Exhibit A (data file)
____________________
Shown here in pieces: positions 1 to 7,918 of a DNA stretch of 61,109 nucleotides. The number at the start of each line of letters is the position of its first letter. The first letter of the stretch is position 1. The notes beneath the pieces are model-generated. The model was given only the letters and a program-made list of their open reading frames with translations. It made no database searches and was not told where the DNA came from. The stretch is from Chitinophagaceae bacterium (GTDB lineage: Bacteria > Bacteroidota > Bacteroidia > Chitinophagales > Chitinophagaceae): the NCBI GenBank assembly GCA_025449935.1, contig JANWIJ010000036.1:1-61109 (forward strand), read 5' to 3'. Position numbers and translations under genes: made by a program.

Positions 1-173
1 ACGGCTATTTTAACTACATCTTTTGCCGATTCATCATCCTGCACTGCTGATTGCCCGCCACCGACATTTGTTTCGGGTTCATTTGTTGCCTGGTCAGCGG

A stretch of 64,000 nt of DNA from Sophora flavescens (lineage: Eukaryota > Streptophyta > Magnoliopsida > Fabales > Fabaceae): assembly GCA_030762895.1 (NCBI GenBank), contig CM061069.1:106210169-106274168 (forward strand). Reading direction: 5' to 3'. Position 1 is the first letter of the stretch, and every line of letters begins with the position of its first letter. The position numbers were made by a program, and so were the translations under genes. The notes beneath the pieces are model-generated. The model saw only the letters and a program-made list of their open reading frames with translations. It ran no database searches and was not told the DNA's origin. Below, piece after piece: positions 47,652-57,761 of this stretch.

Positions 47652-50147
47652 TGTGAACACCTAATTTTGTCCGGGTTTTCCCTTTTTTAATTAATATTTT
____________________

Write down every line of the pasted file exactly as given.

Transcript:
Shown here in pieces: positions 1 to 7,918 of a DNA stretch of 61,109 nucleotides. The number at the start of each line of letters is the position of its first letter. The first letter of the stretch is position 1. The notes beneath the pieces are model-generated. The model was given only the letters and a program-made list of their open reading frames with translations. It made no database searches and was not told where the DNA came from. The stretch is from Chitinophagaceae bacterium (GTDB lineage: Bacteria > Bacteroidota > Bacteroidia > Chitinophagales > Chitinophagaceae): the NCBI GenBank assembly GCA_025449935.1, contig JANWIJ010000036.1:1-61109 (forward strand), read 5' to 3'. Position numbers and translations under genes: made by a program.

Positions 1-173
1 ACGGCTATTTTAACTACATCTTTTGCCGATTCATCATCCTGCACTGCTGATTGCCCGCCACCGACATTTGTTTCGGGTTCATTTGTTGCCTGGTCAGCGG

A stretch of 64,000 nt of DNA from Sophora flavescens (lineage: Eukaryota > Streptophyta > Magnoliopsida > Fabales > Fabaceae): assembly GCA_030762895.1 (NCBI GenBank), contig CM061069.1:106210169-106274168 (forward strand). Reading direction: 5' to 3'. Position 1 is the first letter of the stretch, and every line of letters begins with the position of its first letter. The position numbers were made by a program, and so were the translations under genes. The notes beneath the pieces are model-generated. The model saw only the letters and a program-made list of their open reading frames with translations. It ran no database searches and was not told the DNA's origin. Below, piece after piece: positions 47,652-57,761 of this stretch.

Positions 47652-50147
47652 TGTGAACACCTAATTTTGTCCGGGTTTTCCCTTTTTTAATTAATATTTT